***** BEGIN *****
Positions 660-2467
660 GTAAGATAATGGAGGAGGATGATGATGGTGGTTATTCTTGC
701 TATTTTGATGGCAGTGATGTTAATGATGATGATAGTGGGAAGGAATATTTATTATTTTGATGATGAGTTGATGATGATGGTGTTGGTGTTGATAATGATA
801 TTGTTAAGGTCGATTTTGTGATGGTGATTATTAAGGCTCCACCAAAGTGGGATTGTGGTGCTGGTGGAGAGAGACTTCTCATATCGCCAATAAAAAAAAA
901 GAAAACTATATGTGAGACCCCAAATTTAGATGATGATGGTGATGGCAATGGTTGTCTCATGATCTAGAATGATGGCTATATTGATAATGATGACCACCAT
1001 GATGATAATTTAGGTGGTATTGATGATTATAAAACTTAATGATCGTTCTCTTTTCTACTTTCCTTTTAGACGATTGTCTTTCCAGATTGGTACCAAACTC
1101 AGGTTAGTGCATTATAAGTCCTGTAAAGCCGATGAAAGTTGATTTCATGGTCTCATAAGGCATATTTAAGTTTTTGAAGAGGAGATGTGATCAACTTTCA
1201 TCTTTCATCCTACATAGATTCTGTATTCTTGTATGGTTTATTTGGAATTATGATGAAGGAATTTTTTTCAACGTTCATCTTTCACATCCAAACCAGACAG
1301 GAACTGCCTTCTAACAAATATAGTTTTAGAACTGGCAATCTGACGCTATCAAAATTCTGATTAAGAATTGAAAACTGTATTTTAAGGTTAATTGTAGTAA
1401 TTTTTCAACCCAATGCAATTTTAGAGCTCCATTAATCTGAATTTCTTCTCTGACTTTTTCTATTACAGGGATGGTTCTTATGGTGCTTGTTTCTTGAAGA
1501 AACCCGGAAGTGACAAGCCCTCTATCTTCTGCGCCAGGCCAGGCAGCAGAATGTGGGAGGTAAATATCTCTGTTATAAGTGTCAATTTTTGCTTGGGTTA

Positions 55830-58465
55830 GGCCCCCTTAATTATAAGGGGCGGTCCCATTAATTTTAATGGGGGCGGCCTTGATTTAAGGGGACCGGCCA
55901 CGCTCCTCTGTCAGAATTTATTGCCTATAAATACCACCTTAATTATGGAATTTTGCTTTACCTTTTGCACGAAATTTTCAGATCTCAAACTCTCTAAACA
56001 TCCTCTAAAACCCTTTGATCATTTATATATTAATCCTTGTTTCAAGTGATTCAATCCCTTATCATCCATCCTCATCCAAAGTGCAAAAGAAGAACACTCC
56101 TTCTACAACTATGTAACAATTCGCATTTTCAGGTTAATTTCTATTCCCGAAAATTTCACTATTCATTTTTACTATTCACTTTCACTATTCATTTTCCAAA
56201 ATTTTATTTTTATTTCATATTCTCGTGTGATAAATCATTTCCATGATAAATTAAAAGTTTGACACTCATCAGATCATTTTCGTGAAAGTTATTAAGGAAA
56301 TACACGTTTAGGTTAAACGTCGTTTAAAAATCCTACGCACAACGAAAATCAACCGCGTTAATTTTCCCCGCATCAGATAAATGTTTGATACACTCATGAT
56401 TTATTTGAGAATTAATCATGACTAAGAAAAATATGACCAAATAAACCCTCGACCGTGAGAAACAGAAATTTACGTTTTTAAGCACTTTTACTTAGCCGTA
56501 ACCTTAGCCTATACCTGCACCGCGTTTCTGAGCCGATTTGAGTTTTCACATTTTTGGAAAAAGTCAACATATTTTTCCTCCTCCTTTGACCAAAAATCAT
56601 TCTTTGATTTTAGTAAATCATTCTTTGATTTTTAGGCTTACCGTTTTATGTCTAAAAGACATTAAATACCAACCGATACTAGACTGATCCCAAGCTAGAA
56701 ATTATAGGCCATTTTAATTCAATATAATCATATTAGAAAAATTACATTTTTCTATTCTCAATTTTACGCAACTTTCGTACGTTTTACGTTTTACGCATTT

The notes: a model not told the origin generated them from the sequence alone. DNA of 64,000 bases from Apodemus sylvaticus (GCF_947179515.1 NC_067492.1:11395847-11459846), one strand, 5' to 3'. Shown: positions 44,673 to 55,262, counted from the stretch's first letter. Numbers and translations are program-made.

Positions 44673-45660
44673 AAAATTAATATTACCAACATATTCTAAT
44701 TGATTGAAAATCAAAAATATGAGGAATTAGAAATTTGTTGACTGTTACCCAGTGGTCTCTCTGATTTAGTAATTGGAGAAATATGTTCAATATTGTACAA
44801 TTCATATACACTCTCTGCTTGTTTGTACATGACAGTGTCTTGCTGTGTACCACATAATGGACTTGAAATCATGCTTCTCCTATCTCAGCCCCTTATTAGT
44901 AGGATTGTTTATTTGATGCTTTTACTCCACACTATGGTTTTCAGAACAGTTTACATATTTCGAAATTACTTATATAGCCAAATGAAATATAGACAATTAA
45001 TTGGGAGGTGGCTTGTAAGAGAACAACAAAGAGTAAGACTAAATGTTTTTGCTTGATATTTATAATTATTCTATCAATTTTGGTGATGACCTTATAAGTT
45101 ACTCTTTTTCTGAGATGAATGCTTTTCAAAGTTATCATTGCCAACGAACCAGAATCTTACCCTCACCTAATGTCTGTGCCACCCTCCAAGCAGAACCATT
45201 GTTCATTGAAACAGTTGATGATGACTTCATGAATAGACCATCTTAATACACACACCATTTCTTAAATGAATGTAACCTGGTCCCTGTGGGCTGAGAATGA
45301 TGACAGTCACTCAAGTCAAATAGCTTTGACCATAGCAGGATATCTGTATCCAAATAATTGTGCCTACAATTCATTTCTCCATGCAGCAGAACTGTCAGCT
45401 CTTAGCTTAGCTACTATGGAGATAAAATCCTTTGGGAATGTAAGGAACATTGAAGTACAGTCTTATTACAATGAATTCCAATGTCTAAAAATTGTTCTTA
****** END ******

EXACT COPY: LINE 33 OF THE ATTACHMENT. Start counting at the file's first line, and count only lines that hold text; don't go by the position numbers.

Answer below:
45401 CTTAGCTTAGCTACTATGGAGATAAAATCCTTTGGGAATGTAAGGAACATTGAAGTACAGTCTTATTACAATGAATTCCAATGTCTAAAAATTGTTCTTA